A lively debate has broken out among app developers. Is virtualization going to die out, leaving containers to carry the load on bare metal? Or, are containers lacking critical features that would make them viable to replace what we know as the cloud today?
No one questions the viability of today's cloud. It's been finally accepted by even some of the industries most resistant to change, such as finance. The question is whether the cloud will live on as Docker containers or if it will continue to thrive as the virtualized cloud, with hypervisors and all.
Part of the determining factor will be political. There are schools of thought on both sides of the issue, and there really is no point in debating what may or may not play out in businesses and industries across the globe. The other determining factor, of course, will be technical.
Containers Can't Easily Be Debugged
Docker does a whale of a job with some things, but there are some obvious gaps keeping it from overtaking the virtualized cloud.
One issue is the difficulty of debugging containers. The school of thought now is, if one container goes bad, kill them all and start over. However, this is not a good long-term solution for replacing virtualization. The virtualized cloud can be debugged and preserved, making it a far better option than Docker containers at present. Unless containers can be better debugged, they won't become a suitable replacement for the virtualized environment.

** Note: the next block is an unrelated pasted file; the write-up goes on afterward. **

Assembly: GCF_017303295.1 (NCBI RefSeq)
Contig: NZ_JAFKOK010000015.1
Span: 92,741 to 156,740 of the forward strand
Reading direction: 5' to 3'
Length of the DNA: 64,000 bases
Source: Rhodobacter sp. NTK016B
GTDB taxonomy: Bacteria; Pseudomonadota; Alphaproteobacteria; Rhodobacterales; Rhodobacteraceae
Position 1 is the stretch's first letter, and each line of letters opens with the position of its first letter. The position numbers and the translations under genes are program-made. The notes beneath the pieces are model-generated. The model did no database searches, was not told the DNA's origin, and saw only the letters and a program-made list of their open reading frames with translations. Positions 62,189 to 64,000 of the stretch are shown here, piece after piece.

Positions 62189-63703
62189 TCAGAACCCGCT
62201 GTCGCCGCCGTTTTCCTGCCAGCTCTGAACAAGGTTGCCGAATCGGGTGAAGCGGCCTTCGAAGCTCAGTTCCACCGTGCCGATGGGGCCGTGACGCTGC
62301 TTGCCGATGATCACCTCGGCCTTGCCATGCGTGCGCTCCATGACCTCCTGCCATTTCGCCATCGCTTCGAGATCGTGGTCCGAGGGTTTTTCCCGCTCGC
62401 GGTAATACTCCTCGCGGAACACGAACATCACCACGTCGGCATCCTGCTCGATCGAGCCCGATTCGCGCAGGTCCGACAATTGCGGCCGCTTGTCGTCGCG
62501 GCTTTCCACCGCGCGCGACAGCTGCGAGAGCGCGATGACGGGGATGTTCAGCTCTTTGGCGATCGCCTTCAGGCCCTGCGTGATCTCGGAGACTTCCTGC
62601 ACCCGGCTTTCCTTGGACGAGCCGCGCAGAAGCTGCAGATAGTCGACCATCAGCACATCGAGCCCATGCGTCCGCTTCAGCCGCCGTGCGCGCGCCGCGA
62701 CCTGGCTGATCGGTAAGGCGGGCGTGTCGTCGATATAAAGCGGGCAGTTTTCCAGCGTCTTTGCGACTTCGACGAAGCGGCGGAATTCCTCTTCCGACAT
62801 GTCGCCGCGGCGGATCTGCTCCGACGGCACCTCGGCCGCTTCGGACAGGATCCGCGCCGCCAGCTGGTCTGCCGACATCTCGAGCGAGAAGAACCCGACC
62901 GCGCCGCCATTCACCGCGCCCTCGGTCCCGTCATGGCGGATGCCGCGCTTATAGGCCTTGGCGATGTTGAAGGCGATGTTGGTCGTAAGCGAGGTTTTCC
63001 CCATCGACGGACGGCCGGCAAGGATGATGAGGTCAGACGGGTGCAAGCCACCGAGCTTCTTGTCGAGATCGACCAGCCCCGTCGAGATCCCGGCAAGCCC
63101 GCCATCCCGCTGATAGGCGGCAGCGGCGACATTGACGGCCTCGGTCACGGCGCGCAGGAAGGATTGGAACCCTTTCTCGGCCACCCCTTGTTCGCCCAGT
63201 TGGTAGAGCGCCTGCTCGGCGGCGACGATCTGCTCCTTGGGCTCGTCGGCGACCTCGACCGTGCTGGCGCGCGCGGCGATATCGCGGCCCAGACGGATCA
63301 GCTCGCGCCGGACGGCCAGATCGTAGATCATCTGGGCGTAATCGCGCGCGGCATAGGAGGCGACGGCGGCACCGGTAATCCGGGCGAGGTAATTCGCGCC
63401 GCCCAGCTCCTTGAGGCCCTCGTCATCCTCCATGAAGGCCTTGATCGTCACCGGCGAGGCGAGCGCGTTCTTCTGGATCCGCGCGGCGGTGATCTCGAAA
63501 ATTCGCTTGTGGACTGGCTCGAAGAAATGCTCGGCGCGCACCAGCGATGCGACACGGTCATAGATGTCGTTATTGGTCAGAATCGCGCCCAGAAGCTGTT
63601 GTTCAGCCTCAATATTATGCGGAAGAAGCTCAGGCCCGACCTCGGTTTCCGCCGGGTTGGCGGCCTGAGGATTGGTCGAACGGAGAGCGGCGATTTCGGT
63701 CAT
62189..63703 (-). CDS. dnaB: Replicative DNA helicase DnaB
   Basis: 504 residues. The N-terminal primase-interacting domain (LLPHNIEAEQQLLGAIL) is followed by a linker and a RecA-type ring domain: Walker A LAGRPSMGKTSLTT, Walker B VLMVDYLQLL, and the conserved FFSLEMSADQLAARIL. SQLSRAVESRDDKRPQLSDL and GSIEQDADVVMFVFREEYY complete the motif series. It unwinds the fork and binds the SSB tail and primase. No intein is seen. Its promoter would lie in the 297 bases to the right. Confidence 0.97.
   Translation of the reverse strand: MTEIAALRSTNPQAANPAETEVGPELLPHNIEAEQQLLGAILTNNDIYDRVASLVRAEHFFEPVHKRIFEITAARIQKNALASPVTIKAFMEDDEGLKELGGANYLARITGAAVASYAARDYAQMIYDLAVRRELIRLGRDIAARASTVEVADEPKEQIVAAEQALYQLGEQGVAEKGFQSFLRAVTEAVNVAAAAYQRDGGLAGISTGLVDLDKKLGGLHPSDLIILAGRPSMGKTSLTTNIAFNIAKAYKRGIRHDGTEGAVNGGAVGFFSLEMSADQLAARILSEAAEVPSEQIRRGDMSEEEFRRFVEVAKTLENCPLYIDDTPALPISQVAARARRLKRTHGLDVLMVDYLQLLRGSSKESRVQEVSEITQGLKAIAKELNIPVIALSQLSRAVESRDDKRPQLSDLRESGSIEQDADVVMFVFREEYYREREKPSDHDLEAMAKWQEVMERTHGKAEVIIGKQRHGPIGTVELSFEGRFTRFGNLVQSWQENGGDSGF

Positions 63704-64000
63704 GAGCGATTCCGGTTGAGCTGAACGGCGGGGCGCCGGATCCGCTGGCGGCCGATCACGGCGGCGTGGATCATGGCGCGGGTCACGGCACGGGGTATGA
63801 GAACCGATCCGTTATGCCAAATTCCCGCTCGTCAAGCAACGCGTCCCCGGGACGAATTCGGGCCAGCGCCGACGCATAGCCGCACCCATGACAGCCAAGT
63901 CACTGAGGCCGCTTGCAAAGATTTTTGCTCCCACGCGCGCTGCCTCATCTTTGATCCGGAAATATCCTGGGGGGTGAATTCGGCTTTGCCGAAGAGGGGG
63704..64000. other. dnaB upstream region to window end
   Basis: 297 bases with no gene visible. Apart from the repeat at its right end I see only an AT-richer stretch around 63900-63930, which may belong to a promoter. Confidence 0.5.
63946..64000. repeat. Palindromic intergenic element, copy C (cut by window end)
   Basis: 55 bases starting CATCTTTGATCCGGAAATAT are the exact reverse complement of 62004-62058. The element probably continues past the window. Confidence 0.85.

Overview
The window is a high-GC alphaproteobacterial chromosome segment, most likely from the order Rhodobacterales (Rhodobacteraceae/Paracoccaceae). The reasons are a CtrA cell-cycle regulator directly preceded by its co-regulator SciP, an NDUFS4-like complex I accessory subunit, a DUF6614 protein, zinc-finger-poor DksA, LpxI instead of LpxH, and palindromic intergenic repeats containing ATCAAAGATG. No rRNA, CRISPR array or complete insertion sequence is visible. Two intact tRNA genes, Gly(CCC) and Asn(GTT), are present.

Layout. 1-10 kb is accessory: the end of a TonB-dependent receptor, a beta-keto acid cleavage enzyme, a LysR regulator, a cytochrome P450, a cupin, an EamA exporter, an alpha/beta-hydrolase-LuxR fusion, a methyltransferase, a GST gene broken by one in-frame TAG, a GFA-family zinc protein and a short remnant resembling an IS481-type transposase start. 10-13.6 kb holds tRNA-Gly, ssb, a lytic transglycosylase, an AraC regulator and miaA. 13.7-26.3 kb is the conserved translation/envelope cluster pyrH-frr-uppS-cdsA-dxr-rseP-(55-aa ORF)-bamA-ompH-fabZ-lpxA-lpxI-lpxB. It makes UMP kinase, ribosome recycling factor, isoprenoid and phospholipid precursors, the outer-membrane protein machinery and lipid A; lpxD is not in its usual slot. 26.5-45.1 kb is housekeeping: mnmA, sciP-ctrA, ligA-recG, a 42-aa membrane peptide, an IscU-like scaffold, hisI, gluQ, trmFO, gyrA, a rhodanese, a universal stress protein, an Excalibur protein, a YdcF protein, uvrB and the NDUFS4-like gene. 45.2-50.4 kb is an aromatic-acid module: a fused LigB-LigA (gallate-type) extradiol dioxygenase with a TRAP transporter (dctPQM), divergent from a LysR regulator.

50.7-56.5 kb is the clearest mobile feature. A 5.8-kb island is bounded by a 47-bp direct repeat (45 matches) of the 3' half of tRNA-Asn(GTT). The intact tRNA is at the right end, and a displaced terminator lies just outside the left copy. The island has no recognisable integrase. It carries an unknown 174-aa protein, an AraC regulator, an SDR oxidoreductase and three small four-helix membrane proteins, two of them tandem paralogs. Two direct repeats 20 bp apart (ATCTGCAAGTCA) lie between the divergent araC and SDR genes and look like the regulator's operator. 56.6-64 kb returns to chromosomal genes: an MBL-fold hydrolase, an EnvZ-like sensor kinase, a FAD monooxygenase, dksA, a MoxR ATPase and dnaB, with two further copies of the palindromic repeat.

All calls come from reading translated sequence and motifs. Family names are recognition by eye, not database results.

Containers Can't Be Migrated Among Environments While Live
Additionally, Docker containers need to be able to be migrated, that is, moved about better on premises, in the cloud, and among cloud environments. Containers just aren't that mobile when up and running in their current condition. However, there are changes on the horizon that could improve this issue dramatically. Developers of the Docker service Flocker are working on a service designed to tackle the issue of Docker container portability.
No word just yet on exactly when that service might be available.
Containers Can't Provide Adequate Security
In an age where security is paramount, Docker containers are inherently insecure. This will prevent it from being useful in most organisations.
Lastly, containers are not secure enough to take on the workloads now trusted to the virtualized cloud. Most cloud vendors build security into their systems from the ground up. Docker containers depend on the operating system for their security, which is to say, the containers themselves are inherently insecure.
At present, it's up to the developers to build in security to Docker containers. Unfortunately, developers just aren't security experts. There are a few tools available to put a little security into a container infrastructure, but it's inadequate. In addition to securing the containers, there needs to be a means to protect containers against data loss, as well as a way to encrypt the data held in containers.
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